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Metaverse: how to identify the person behind an avatar

Biomechanical recognition is just as effective as facial recognition. (FreePik)

One of the challenges of metaverse is to identify a person after the aesthetic changes that can occur there, for this reason, a group of researchers developed a system to recognize another, without the need to scan their face, all that is needed are the body movements.

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Those in charge of this project are scientists from the University of Berkeley, the RWTH Aachen in Germany and the company Unanimous AI.

“We have known for a long time that movement reveals information about people, but what this study recently shows is that movement patterns are so unique to an individual that they could serve as biometric identification, just like face or hand recognition. fingerprints,” Vivek Nair, one of the authors of the research, told The Register.

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Biomechanical recognition is just as effective as facial recognition.  (Unsplash)
Biomechanical recognition is just as effective as facial recognition. (Unsplash)

How identification works

According to the researchers, studies dating back to the 1970s show that people can recognize a friend based on their body movements. So they took that idea as the basis of the project to determine how feasible it is to take it to the metaverse and know who is behind the avatar.

biomechanics It is a characteristic that each person has, just like footprints or their face, which is why it was one of the techniques used in the project.

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To achieve these results, they took 55,541 users, with whom they trained the recognition model for 5 minutes per person, collecting all possible data. However, they assure that for a company with a large budget this process would be much more efficient.

After the training they were able to identify the analysis in 10 seconds with 73.20% accuracy, but when they extended the time to 100 seconds it rose to 94.33%. So, in just over a minute and a half, they were able to recognize a person in the metaverse just by seeing the movements of their hands and head, without seeing the face.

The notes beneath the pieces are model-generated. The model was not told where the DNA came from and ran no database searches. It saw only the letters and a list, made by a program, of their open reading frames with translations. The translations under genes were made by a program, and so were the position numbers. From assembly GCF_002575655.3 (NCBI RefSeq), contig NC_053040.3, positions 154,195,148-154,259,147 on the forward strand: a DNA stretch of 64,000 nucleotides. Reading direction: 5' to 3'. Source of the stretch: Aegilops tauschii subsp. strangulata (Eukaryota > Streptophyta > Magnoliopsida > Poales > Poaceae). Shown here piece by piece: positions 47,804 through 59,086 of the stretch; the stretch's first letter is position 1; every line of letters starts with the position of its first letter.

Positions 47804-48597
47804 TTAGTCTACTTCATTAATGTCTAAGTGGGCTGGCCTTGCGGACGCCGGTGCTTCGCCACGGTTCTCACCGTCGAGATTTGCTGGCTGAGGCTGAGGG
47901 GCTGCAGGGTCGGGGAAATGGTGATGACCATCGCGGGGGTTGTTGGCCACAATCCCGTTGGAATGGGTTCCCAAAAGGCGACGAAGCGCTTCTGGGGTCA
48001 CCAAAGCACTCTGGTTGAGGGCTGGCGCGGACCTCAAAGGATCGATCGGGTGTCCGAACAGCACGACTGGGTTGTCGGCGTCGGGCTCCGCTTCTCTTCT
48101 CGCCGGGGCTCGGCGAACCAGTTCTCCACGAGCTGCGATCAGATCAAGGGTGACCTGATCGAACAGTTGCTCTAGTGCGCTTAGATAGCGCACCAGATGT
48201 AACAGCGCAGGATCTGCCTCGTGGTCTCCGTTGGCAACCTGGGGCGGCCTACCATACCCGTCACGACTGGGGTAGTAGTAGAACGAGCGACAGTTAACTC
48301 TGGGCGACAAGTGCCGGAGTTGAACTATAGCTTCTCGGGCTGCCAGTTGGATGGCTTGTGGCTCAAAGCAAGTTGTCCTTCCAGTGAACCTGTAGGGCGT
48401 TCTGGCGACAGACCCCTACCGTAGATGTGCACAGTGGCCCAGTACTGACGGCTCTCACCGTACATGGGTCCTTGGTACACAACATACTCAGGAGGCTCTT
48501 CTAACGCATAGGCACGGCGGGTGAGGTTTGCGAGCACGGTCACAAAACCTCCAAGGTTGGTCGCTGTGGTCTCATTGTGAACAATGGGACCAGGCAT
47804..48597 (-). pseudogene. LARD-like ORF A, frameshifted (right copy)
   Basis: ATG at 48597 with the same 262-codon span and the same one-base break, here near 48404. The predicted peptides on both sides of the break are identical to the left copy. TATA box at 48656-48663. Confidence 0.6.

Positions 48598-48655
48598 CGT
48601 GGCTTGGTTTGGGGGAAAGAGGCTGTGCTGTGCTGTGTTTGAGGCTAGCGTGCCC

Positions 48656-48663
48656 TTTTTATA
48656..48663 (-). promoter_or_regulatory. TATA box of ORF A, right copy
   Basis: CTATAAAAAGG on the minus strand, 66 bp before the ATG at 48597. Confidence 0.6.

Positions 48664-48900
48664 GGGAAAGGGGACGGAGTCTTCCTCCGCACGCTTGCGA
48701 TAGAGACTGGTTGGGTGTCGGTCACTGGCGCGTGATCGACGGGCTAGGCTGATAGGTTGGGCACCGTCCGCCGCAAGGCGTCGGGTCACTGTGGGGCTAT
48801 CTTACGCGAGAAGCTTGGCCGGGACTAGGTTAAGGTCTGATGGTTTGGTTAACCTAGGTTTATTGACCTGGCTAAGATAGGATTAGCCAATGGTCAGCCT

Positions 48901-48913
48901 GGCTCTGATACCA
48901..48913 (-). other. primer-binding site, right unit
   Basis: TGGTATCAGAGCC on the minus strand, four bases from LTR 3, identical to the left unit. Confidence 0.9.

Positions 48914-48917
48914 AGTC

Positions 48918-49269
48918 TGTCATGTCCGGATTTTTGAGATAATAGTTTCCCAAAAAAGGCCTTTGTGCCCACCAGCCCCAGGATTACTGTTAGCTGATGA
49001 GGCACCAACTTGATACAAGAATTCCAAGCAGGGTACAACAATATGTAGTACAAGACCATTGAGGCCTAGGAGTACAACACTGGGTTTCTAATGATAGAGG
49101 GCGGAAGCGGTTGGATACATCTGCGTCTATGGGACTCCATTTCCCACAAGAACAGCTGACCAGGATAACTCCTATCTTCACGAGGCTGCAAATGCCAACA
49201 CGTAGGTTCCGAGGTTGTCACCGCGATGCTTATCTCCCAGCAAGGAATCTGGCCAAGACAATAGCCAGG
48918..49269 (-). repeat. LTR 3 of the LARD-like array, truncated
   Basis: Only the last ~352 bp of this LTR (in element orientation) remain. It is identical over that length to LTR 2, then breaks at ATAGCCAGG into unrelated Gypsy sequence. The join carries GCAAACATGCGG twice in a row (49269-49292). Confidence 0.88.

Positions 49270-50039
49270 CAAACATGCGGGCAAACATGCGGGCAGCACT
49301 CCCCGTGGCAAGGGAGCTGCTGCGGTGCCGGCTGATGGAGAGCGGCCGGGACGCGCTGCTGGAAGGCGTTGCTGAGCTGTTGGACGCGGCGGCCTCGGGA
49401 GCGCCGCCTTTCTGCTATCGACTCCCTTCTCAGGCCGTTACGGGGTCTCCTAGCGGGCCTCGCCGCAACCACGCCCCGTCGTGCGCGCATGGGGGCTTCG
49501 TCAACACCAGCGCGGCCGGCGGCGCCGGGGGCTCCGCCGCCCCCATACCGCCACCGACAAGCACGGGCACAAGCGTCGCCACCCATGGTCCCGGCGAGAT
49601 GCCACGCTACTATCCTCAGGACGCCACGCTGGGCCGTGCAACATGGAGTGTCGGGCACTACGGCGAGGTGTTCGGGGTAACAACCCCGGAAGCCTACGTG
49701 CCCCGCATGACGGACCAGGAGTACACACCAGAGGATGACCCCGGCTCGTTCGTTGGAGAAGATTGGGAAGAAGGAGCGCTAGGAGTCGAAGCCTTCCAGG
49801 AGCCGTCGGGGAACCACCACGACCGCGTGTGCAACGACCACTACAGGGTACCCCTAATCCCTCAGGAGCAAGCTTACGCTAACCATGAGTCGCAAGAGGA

The virtual space they used for the experiment was the Beat Saber game and the Meta Quest 2 glasses. In addition, they obtained a total of 2.66 million recordings of users playing, to make up a dataset of 3.96 TB after 713,000 game sessions.

Biomechanical recognition is just as effective as facial recognition.  (FreePik)
Biomechanical recognition is just as effective as facial recognition. (FreePik)

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This large amount of data was key because they needed to look at various aspects of the body such as the orientation of the head and hands, the timing in which they reacted to in-game stimuli, performance, and accuracy.

Information that can be obtained thanks to the advancement of virtual reality glasses that allow evaluating the height, height, length of the arms and the distance between the eyes that provides particular features of a person.

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“This really changes the way we think about the notion of ‘privacy’ in the metaverse, because just by moving around in VR… you could be identifying yourself!” Nair said.

Finally, the project opens the doors to new forms of recognition within the metaverse, although it also evaluates the privacy policies of the users in these spaces.

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